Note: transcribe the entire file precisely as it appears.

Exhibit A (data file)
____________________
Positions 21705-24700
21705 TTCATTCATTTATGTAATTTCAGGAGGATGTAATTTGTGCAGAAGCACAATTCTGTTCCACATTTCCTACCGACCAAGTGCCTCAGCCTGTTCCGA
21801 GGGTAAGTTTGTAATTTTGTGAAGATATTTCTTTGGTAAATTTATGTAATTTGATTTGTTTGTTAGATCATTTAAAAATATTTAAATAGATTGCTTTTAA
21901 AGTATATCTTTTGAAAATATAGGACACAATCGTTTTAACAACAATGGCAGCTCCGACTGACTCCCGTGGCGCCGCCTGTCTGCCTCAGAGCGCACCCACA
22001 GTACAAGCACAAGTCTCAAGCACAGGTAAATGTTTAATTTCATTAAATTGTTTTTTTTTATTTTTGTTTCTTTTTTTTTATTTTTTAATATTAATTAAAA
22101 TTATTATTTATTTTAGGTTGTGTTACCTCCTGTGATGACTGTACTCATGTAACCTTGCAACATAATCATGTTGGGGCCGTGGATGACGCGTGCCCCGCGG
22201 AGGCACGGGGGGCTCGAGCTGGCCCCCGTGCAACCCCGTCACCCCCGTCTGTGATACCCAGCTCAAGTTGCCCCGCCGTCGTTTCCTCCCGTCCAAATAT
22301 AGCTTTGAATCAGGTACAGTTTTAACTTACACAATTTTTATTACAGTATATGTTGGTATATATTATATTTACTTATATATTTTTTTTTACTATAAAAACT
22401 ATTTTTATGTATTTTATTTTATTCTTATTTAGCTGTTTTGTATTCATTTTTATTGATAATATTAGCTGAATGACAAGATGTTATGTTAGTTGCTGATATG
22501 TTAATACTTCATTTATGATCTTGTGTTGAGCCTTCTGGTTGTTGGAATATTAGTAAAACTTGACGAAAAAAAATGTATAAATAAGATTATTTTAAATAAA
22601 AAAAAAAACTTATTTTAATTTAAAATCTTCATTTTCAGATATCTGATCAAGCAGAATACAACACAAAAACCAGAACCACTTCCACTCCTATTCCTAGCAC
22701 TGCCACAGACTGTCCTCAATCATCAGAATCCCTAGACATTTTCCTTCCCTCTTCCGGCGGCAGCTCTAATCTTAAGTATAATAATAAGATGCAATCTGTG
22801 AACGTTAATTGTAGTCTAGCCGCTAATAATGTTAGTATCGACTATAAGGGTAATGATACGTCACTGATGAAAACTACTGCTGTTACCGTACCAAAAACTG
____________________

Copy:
Positions 21705-24700
21705 TTCATTCATTTATGTAATTTCAGGAGGATGTAATTTGTGCAGAAGCACAATTCTGTTCCACATTTCCTACCGACCAAGTGCCTCAGCCTGTTCCGA
21801 GGGTAAGTTTGTAATTTTGTGAAGATATTTCTTTGGTAAATTTATGTAATTTGATTTGTTTGTTAGATCATTTAAAAATATTTAAATAGATTGCTTTTAA
21901 AGTATATCTTTTGAAAATATAGGACACAATCGTTTTAACAACAATGGCAGCTCCGACTGACTCCCGTGGCGCCGCCTGTCTGCCTCAGAGCGCACCCACA
22001 GTACAAGCACAAGTCTCAAGCACAGGTAAATGTTTAATTTCATTAAATTGTTTTTTTTTATTTTTGTTTCTTTTTTTTTATTTTTTAATATTAATTAAAA
22101 TTATTATTTATTTTAGGTTGTGTTACCTCCTGTGATGACTGTACTCATGTAACCTTGCAACATAATCATGTTGGGGCCGTGGATGACGCGTGCCCCGCGG
22201 AGGCACGGGGGGCTCGAGCTGGCCCCCGTGCAACCCCGTCACCCCCGTCTGTGATACCCAGCTCAAGTTGCCCCGCCGTCGTTTCCTCCCGTCCAAATAT
22301 AGCTTTGAATCAGGTACAGTTTTAACTTACACAATTTTTATTACAGTATATGTTGGTATATATTATATTTACTTATATATTTTTTTTTACTATAAAAACT
22401 ATTTTTATGTATTTTATTTTATTCTTATTTAGCTGTTTTGTATTCATTTTTATTGATAATATTAGCTGAATGACAAGATGTTATGTTAGTTGCTGATATG
22501 TTAATACTTCATTTATGATCTTGTGTTGAGCCTTCTGGTTGTTGGAATATTAGTAAAACTTGACGAAAAAAAATGTATAAATAAGATTATTTTAAATAAA
22601 AAAAAAAACTTATTTTAATTTAAAATCTTCATTTTCAGATATCTGATCAAGCAGAATACAACACAAAAACCAGAACCACTTCCACTCCTATTCCTAGCAC
22701 TGCCACAGACTGTCCTCAATCATCAGAATCCCTAGACATTTTCCTTCCCTCTTCCGGCGGCAGCTCTAATCTTAAGTATAATAATAAGATGCAATCTGTG
22801 AACGTTAATTGTAGTCTAGCCGCTAATAATGTTAGTATCGACTATAAGGGTAATGATACGTCACTGATGAAAACTACTGCTGTTACCGTACCAAAAACTG